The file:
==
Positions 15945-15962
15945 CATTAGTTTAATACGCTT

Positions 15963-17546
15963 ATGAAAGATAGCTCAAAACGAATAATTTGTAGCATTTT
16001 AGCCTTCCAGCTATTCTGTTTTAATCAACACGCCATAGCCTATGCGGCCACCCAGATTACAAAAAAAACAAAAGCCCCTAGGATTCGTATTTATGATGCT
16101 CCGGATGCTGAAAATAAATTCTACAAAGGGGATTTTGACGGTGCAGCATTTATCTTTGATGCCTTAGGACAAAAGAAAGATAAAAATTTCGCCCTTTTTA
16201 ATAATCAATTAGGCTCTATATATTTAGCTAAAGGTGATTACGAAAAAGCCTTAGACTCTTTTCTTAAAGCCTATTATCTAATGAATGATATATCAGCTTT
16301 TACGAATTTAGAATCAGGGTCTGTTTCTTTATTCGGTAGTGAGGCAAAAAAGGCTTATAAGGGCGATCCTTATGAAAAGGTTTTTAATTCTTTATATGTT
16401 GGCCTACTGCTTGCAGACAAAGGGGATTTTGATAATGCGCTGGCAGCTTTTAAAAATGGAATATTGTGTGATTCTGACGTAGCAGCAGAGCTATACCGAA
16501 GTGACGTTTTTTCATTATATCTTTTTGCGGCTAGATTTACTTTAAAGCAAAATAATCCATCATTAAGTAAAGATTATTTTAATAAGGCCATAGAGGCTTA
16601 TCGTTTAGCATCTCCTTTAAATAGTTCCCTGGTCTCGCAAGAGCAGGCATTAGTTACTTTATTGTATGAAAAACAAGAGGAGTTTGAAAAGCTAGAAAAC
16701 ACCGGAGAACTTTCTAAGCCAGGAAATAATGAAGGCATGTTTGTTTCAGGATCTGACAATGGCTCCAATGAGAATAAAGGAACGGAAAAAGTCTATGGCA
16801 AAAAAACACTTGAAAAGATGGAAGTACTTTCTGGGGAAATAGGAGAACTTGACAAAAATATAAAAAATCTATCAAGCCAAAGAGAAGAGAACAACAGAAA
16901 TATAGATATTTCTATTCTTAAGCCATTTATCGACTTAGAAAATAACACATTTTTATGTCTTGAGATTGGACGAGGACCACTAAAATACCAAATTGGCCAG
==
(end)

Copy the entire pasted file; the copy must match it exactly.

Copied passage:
Positions 15945-15962
15945 CATTAGTTTAATACGCTT

Positions 15963-17546
15963 ATGAAAGATAGCTCAAAACGAATAATTTGTAGCATTTT
16001 AGCCTTCCAGCTATTCTGTTTTAATCAACACGCCATAGCCTATGCGGCCACCCAGATTACAAAAAAAACAAAAGCCCCTAGGATTCGTATTTATGATGCT
16101 CCGGATGCTGAAAATAAATTCTACAAAGGGGATTTTGACGGTGCAGCATTTATCTTTGATGCCTTAGGACAAAAGAAAGATAAAAATTTCGCCCTTTTTA
16201 ATAATCAATTAGGCTCTATATATTTAGCTAAAGGTGATTACGAAAAAGCCTTAGACTCTTTTCTTAAAGCCTATTATCTAATGAATGATATATCAGCTTT
16301 TACGAATTTAGAATCAGGGTCTGTTTCTTTATTCGGTAGTGAGGCAAAAAAGGCTTATAAGGGCGATCCTTATGAAAAGGTTTTTAATTCTTTATATGTT
16401 GGCCTACTGCTTGCAGACAAAGGGGATTTTGATAATGCGCTGGCAGCTTTTAAAAATGGAATATTGTGTGATTCTGACGTAGCAGCAGAGCTATACCGAA
16501 GTGACGTTTTTTCATTATATCTTTTTGCGGCTAGATTTACTTTAAAGCAAAATAATCCATCATTAAGTAAAGATTATTTTAATAAGGCCATAGAGGCTTA
16601 TCGTTTAGCATCTCCTTTAAATAGTTCCCTGGTCTCGCAAGAGCAGGCATTAGTTACTTTATTGTATGAAAAACAAGAGGAGTTTGAAAAGCTAGAAAAC
16701 ACCGGAGAACTTTCTAAGCCAGGAAATAATGAAGGCATGTTTGTTTCAGGATCTGACAATGGCTCCAATGAGAATAAAGGAACGGAAAAAGTCTATGGCA
16801 AAAAAACACTTGAAAAGATGGAAGTACTTTCTGGGGAAATAGGAGAACTTGACAAAAATATAAAAAATCTATCAAGCCAAAGAGAAGAGAACAACAGAAA
16901 TATAGATATTTCTATTCTTAAGCCATTTATCGACTTAGAAAATAACACATTTTTATGTCTTGAGATTGGACGAGGACCACTAAAATACCAAATTGGCCAG